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NBA Roundup : Bucks Serve Notice They Plan to Be in the Race

November 16, 1987|DAN HAFNER

The Central Division is probably the most competitive in the National Basketball Assn. With the possible exception of young and injury-riddled Cleveland, every team thinks it can win the title.

Even Milwaukee, which is missing its two best guards, wants to be counted in the race.

The Bucks, who dominated the division all this decade until last spring when Atlanta won, has had to make adjustments because Sidney Moncrief is injured and Ricky Pierce, his backcourt running mate, is an unhappy holdout.

From a guard-oriented offense under Don Nelson, the Bucks have switched to a forward-oriented offense under Del Harris.

For the moment, at least, it is working.

Terry Cummings scored 27 points and Jack Sikma 23 Sunday night at Milwaukee to lead the Bucks to a 112-103 victory over the Atlanta Hawks. The big men dominated on offense and, with help from Paul Pressey held high-scoring Dominique Wilkins to seven points. Wilkins had been averaging 27 points a game.

Wilkins was 3 of 14 from the field. As a result, the Milwaukee front line of Cummings, Sikma and Randy Breuer outscored Wilkins, Kevin Willis and Jon Koncak, 62-32.

Despite the coaching change, the threat of old age and all the injuries, the Bucks are 4-2 and are tied with the Hawks behind the Chicago Bulls, who are 4-1.

"I think this is going to be the tightest race, " Harris said. "I also think we will be in the race all the way."

The Bucks, who shot only 43.4% from the field in the first five games, shot 63.4% in the first half while building a 63-55 lead and shot 57.5% for the game. The starting trio up front was 24 for 35, so it didn't much matter what the others shot.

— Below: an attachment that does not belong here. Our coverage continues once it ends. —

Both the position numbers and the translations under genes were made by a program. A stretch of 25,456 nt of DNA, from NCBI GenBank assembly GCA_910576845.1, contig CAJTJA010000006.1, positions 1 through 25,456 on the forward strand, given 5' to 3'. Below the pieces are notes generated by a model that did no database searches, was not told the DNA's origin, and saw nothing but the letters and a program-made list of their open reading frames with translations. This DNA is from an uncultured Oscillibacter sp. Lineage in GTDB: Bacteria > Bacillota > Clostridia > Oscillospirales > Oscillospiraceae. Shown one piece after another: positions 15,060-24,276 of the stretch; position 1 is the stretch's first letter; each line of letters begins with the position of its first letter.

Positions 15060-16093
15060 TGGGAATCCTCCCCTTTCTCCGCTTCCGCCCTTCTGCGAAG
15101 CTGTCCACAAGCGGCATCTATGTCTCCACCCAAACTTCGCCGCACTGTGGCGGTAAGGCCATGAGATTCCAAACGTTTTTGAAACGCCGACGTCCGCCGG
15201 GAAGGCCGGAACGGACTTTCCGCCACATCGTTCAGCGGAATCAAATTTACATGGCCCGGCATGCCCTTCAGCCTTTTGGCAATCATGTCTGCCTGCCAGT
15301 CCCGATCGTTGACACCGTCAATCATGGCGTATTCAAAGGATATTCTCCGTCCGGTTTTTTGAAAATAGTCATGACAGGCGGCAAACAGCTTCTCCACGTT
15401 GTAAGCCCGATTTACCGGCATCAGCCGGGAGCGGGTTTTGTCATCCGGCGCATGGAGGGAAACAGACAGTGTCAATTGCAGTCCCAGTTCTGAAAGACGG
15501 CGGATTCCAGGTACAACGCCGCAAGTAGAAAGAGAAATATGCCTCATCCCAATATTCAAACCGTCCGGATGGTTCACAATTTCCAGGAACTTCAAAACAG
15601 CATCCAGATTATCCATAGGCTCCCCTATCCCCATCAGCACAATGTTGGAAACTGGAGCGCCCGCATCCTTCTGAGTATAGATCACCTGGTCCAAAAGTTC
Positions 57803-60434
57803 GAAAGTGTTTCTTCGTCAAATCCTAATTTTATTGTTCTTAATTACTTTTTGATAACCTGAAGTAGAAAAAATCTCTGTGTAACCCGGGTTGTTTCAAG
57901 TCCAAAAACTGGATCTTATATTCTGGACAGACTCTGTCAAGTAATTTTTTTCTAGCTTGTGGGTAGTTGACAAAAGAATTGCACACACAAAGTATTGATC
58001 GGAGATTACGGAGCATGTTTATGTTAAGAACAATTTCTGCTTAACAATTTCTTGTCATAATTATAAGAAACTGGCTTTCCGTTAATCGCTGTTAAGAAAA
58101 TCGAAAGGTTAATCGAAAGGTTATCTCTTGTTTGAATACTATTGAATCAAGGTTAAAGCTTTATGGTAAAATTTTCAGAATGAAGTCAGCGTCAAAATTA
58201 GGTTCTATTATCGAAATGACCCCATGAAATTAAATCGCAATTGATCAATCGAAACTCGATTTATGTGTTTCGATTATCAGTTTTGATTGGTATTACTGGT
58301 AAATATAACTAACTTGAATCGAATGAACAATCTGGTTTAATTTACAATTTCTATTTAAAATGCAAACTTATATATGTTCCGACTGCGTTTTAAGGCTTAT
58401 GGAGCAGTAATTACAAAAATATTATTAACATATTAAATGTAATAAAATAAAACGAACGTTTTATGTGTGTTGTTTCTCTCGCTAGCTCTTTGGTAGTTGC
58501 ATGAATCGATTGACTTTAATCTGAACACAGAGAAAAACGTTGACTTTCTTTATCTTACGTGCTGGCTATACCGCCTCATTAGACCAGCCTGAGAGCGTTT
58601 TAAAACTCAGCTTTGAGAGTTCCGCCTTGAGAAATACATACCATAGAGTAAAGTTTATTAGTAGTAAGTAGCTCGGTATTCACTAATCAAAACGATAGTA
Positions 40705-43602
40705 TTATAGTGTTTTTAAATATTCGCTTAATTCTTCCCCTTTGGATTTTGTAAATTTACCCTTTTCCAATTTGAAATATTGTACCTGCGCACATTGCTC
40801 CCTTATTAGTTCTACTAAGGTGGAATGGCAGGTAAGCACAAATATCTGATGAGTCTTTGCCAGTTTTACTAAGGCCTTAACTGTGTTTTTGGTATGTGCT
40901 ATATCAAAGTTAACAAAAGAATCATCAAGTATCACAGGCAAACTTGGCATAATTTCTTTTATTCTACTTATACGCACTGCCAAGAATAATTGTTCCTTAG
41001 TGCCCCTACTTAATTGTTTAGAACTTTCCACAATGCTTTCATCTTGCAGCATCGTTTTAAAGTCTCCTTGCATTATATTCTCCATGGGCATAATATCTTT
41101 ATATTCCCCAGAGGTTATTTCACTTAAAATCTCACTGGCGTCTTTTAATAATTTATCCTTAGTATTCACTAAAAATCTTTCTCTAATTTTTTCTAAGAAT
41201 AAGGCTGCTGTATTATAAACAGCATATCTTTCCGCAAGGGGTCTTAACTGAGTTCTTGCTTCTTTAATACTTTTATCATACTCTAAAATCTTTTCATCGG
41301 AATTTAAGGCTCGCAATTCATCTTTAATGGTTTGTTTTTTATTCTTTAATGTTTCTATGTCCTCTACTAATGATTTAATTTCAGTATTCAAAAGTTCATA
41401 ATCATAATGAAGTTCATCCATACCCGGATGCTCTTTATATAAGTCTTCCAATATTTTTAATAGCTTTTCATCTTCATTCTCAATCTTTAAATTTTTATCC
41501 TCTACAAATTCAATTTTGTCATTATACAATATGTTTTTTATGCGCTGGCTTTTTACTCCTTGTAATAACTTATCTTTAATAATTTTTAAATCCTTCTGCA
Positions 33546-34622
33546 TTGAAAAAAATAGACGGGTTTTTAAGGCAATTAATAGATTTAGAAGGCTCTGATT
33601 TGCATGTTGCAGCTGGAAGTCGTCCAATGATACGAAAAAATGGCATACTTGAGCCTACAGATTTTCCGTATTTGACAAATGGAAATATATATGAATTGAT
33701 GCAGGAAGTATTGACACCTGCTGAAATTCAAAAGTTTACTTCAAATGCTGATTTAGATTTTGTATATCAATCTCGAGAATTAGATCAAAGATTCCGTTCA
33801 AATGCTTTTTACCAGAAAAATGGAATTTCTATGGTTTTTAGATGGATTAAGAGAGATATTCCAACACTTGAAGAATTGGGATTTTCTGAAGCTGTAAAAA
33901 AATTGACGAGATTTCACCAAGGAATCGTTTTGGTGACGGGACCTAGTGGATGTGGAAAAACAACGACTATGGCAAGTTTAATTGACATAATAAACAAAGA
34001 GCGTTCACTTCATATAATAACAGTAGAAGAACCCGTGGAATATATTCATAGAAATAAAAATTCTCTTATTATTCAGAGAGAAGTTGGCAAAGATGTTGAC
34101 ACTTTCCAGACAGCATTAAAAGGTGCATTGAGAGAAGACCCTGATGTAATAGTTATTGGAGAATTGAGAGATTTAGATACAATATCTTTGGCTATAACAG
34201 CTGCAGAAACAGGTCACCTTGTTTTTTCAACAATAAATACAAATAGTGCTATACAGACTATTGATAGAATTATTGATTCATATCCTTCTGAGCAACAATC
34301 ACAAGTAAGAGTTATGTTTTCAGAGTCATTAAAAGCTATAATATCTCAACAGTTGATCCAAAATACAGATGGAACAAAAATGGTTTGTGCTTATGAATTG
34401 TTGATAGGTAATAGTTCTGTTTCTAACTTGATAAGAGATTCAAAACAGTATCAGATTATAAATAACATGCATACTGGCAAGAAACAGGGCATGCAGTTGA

Boston 103, Indiana 98--The Celtics are off to their best start since 1972, but Coach K.C. Jones isn't satisfied.

After the Celtics (6-0) built a big early lead at Indianapolis and held on to beat the Pacers, Jones said, "We've got to be more consistent. We took some bad shots out there and shot selection really worries me."

Larry Bird scored 13 of his 24 points in the first 14 minutes to help the Celtics build a 43-29 lead.

Then, hot-shooting rookie Reggie Miller came off the bench for the Pacers. Miller, in 34 minutes, had 23 points. His layup with 6:46 cut the Boston lead to 91-90, but the Pacers then went 3 1/2 minutes without a field goal and lost all chance.

"We aren't playing as well as I think we're capable of playing," said guard Danny Ainge after going 3 for 8 on three-point tries. "But we are playing as hard as we can and that makes it fun to play for all of us."

Washington 113, New Jersey 109--Moses Malone had 28 points and 17 rebounds at East Rutherford, N.J., to make certain the Bullets weren't the first team to lose to the hapless Nets.

The Nets, the only winless team in the NBA, twice pulled to within one point in the closing minutes, but Malone made a basket to thwart the first rally. John Williams sank four consecutive free throws after Mike Gminski's jumper cut the Bullets' lead to 110-109.

Jeff Malone had 25 points for the Bullets and Bernard King, who was 10 for 18 from the field, had 21.

Houston 108, Seattle 106--Rodney McCray sank a 20-foot jumper at the buzzer at Houston to give the Rockets their fourth victory in a row.

The Rockets trailed, 106-102, with 99 seconds remaining. McCray made two free throws and Akeem Olajuwon tied the score with a basket. The SuperSonics missed for the third time in a row coming down the floor. With four seconds left the Rockets called time out. McCray took the inbounds pass, dribbled twice and fired.

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